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Final Drives Spoil Bengals Defensive Effort

The Bengals react to cornerback LeShaun Sims' second-half interception.
The Bengals react to cornerback LeShaun Sims' second-half interception.

For all but 4:34 of Sunday's 70 minutes, the Bengals defense did what they wanted to do in Philadelphia during a grueling afternoon that ended 23-23.

So close.

Three sacks. Two interceptions. They rattled Eagles quarterback Carson Wentz early with a first-series turnover as their defensive line exerted its best pressure of the season during the rest of the game. Yes, running back Miles Sanders nicked them for 5.3 yards per carry and tight end Zach Ertz hit them with a big one. But it was field goals instead of touchdowns.

Except for that dastardly 4:34.

"Their game plan was to get the ball out quick, make us run sideline to sideline, so that they could try to take those shots downfield," said Bengals defensive end Carlos Dunlap. "That's what I got from the whole thing. They couldn't run the ball on us, so they made quick throws to get, you know, short dinks and dunks for their run game. That was their game plan. And, you know, bend but don't break."

In the final 1:29 of the first half, the Bengals hooked a kickoff out of bounds and Wentz used a secondary snafu to convert a third-and-eight into a wide-open touchdown pass with 16 seconds left to give Philly a gift 13-10 halftime lead.

Then when the Bengals went up seven with 3:05 left in the game, Wentz, without his best wide receiver DeSean Jackson, out with a hamstring, and without one of his dangerous tight ends, Dallas Goedert, whom had exited early in the afternoon, started throwing to someone named John Hightower, a fifth-round wide receiver who came into the game with one catch. Hightower drew pass interference penalties on cornerbacks William Jackson III and Darius Phillips for a total of 29 yards before he caught a ball for 11 yards.

"I can't speak to what the [defensive backs] were thinking on those," said head coach Zac Taylor. "I know one of them came on a double move and wheel route on their sideline. Sometimes when you put your eyes back on the quarterback and feel that, you give a little tug. We'll have to go back and see them."

Wentz did the rest.

He scrambled up the middle to convert one third down, flipped a pass underneath to convert another to Greg Ward, the unknown wide receiver whom caught the TD. And then with 21 seconds left, Wentz wriggled away from Dunlap on the Bengals left end and when he raced around the left edge right end Sam Hubbard nearly caught him. But Wentz ran out of his diving tackle for the tying seven-yard TD run.

But Dunlap's defensive line came so close. He was terrific with a team-leading nine tackles, one of them for a loss, and a tipped pass. And on that last play, Dunlap backed up Pro Bowl right tackle Lane Johnson into Wentz, but Wentz stepped underneath with what appeared to be the aid of Johnson grabbing at Dunlap.

And Dunlap appeared to make the play of the game. As Jake Elliott lined up a 59-yard field goal at the end of overtime, Dunlap seemed to make the Eagles false start and Philly promptly conceded with a punt.

"I put pressure on the quarterback and tried to reach for him," Dunlap said of the tying TD, "and there was some restriction while I was reaching for him and he made a better than we did for his team. I've got to make that regardless. He made a great play."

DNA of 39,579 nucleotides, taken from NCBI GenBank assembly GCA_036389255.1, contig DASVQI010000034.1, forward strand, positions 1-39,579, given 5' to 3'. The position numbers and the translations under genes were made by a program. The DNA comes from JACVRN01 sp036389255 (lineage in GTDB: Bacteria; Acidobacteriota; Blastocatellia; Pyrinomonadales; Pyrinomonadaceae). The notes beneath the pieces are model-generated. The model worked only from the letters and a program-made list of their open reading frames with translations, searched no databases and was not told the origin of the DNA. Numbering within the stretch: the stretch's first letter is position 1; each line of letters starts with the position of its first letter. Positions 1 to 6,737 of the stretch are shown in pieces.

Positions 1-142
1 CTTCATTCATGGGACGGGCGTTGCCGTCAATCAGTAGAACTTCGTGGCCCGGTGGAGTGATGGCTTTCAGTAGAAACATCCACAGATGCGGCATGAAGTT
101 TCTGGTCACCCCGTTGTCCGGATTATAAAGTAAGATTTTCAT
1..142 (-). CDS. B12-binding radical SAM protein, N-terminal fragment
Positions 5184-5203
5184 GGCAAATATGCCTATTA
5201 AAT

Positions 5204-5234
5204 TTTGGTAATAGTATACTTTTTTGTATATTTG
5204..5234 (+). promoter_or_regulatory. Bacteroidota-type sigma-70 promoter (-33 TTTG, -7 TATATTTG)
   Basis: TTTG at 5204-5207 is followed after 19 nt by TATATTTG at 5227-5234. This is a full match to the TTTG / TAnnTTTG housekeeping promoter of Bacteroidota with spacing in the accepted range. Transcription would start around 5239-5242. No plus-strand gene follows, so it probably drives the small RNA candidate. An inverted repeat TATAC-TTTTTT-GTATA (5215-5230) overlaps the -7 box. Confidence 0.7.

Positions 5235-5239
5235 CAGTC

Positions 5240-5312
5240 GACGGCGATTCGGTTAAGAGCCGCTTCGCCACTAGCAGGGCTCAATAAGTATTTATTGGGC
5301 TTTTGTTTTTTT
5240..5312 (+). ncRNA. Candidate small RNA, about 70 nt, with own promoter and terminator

Hubbard had a clutch third-down sack that forced a field goal and hit Wentz another time. Edge rusher Carl Lawson had the third two-sack game of his career and torture a once elite tackle named Jason Peters.

"They dinked and dunked, kind of quick throws to wear down and slow down and tire down the rush," Dunlap said. "They thought that we were going to quit, and we've got some dogs on the D-line. We weren't tapping out and we weren't quitting."

Dunlap indicated the coaches had made some kind of change to unleash the defensive line during the week after they had just two sacks in the first two games.

"I think this game plan played to our strengths as a D-line, and you got the results," Dunlap said. "I think that's what it was, nothing else. You've seen my work ethic, you've seen how I prepared. I prepared the same this week that I prepared every week, and this time we just got a string of plays that favored us and for whatever reason, the Eagles decided they wanted to test me. This is what you're going to get."

Miles Sanders, the Philly running back, thought he saw that, too. The Bengals weren't looking to take any chances and were putting it on their best rushers, their bread-and-butter.

"As far as protection wise, they didn't bring all the exotic looks that they were doing these last two weeks and previous years," Sanders said. "They like to blitz off the edge. They were bringing one guy on one side and we were sliding to him and they had another guy on the left, so I am keeping my eyes on both sides just in case. They just like to disguise a lot of stuff and they didn't really do too much."

The D-line has been beleaguered. Decimated at tackle. On Sunday they had three tackles going into the game with barely a handful of NFL games combined. Veteran Mike Daniels (groin) didn't practice all week but tried to play. Dunlap thinks Sunday's game can lift the group.

"I mean, Carl Lawson goes out there and pretty much gets four sacks, but he pretty much could have had the day," Dunlap said. "And you know, Sam, with his two or three and my great pressures. It's going to come, as long as we just keep coming together, it's going to be a force to reckon with."

But Dunlap doesn't want to give away any clues after coming so close.

"I'm not going to get into the game plan. The coach leaned on the D-line and the D-line did what they had to do," Dunlap said. "We just didn't close it out. We'll leave it at that."